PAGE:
Identifier

etd-04142014-105844

Degree

Master of Science in Civil Engineering (MSCE)

Department

Civil and Environmental Engineering

Document Type

Thesis

Abstract

Washover events on coastal headland beaches occur when storm surge from cold fronts, high tides, tropical storms, and hurricanes move across the beach, reworking and depositing sand in the back marshes and shallow mudflat areas. On Fourchon Beach, Louisiana, a 9-mile coastal headland beach impacted by the Deep Water Horizon oil spill, these washover events have intermittently moved oil from the subtidal and intertidal portion of the beach to the supratidal mudflats and marsh areas. In order to determine the impacts of washover events on oil fate, 3 complementary studies were undertaken. First, washover areas (N=59) have been mapped and sampled for PAHs and n-alkanes in the most heavily impacted area at the eastern end of Fourchon Beach. Samples indicate the most heavily impacted segments were in areas where a physical breach of the beach developed. Second, characteristics of specific washover events and depth distribution were to establish typical categories of events (i.e., breaches, remobilization of oil on the beach and mobilization of subtidal oil mats) as well as the characteristics of oil mobilized by each category. Field measurements of washover event samples were analyzed by several weathering ratios including C30-hopane ratios, ÓPhenanthrene/ ÓChrysenes and ÓDibenzothiophene / ÓChrysenes double ratio plotting. Third, a laboratory microcosm study was conducted to understand the biogeochemical controls on oil biodegradation in the new environment (washover mudflat) and how these controls impact its ability to degrade naturally. The study used intact surface residue balls (SRBs) that were deposited on the beach and marsh from various washover events. Anaerobic and aerobic treatments consistent with the flooded mudflat areas were amended with nitrogen to determine if nutrients were limiting in the washover environment. Treatments were established for both crushed and intact SRBs. Results to date indicate that PAHs degrade optimally when the SRB’s are crushed up and are placed under non-flooded conditions with C1-C4 phenanthrenes, C1-C3 dibenzothiophenes and C1-C2 chrysenes all showing a large decrease in concentration over 150 days. These studies were discussed in the context of remedial measures during the emergency response phase used on Fourchon Beach to prevent washover impacts.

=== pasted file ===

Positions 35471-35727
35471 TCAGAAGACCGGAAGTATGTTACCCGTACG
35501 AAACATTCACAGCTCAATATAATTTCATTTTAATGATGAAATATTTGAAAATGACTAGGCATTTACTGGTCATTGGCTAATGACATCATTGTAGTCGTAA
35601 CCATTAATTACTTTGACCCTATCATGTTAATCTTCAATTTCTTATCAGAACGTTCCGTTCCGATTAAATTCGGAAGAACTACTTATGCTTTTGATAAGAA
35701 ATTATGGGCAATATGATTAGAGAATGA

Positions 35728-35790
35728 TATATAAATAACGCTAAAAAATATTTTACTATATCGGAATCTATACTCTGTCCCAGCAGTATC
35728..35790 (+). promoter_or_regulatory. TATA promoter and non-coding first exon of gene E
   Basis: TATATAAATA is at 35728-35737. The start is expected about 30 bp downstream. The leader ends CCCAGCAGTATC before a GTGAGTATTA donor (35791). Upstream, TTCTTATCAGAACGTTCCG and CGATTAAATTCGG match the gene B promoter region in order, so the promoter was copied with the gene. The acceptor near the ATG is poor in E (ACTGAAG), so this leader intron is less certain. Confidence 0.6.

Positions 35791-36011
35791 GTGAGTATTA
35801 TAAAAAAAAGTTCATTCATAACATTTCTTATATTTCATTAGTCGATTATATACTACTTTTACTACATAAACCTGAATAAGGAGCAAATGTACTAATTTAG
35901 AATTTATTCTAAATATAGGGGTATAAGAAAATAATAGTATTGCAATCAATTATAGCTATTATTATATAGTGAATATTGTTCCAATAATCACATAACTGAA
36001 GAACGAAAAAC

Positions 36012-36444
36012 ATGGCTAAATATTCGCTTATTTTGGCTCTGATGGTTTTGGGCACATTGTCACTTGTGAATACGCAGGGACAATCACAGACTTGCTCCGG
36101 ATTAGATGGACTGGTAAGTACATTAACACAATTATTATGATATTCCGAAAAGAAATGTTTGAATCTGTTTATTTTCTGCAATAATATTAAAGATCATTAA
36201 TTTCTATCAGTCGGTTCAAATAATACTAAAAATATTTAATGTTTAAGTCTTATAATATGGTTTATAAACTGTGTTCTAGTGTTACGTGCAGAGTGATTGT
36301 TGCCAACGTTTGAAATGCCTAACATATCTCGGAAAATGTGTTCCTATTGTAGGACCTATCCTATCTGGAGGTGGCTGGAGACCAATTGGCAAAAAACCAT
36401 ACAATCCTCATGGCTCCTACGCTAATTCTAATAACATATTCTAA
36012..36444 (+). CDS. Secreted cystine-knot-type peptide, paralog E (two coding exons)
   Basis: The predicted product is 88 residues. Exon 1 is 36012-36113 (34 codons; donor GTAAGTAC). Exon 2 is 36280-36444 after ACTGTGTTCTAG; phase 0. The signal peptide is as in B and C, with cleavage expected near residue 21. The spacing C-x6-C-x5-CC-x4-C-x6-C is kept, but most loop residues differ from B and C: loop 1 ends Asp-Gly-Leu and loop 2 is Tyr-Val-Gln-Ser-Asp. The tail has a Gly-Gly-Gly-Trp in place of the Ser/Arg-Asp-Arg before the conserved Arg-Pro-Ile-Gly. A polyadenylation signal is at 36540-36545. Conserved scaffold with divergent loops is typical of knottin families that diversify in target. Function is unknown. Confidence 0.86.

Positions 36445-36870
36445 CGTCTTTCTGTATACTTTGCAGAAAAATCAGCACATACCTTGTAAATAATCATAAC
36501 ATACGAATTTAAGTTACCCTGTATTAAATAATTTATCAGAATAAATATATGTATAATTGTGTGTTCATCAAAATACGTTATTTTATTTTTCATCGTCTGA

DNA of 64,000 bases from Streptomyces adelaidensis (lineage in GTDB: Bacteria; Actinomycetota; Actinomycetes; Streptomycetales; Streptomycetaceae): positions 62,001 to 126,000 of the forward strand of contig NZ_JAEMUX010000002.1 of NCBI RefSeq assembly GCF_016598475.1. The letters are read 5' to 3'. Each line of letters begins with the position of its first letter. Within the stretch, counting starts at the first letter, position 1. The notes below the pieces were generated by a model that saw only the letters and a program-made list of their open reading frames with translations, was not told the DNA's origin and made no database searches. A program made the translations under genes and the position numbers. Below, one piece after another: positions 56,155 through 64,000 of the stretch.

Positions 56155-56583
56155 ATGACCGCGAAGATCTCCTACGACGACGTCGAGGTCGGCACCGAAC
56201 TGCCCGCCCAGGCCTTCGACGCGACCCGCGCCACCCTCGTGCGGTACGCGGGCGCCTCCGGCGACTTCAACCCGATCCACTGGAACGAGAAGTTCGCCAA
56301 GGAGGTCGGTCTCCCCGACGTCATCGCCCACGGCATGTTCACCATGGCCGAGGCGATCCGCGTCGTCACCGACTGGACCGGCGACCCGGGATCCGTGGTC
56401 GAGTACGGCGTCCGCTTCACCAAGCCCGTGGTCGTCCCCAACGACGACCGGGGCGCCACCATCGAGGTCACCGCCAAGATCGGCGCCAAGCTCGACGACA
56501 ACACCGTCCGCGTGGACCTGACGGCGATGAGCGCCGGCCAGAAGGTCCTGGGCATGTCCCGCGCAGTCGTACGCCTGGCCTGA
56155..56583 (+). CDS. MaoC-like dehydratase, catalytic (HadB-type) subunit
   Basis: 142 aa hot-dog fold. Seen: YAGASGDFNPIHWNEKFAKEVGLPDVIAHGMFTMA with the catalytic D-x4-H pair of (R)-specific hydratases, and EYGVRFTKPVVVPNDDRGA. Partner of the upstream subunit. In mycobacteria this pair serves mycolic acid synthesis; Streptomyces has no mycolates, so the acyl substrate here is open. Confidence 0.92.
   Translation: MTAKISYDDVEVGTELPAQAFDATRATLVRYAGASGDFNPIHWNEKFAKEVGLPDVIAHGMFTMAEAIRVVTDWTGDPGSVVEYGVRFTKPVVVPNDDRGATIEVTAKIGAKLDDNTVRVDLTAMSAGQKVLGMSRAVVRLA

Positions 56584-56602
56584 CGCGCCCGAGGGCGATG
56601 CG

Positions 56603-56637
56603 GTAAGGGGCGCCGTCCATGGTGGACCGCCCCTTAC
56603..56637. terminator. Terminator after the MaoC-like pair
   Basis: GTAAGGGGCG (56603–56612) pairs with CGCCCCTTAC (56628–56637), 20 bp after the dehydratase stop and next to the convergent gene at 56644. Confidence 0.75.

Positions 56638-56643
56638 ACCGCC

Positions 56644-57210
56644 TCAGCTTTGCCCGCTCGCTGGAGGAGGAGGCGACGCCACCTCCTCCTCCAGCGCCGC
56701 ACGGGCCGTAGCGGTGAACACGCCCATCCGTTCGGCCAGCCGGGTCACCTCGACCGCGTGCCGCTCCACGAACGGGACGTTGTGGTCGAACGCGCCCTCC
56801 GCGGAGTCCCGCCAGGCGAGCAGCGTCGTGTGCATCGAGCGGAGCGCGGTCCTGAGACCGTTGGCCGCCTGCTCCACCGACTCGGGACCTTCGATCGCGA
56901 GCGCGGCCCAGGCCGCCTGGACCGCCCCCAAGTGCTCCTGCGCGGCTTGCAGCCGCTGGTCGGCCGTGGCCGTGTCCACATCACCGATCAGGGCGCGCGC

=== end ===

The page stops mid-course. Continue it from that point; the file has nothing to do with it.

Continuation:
Date

2014

Document Availability at the Time of Submission

Student has submitted appropriate documentation to restrict access to LSU for 365 days after which the document will be released for worldwide access.

Committee Chair

Pardue, John

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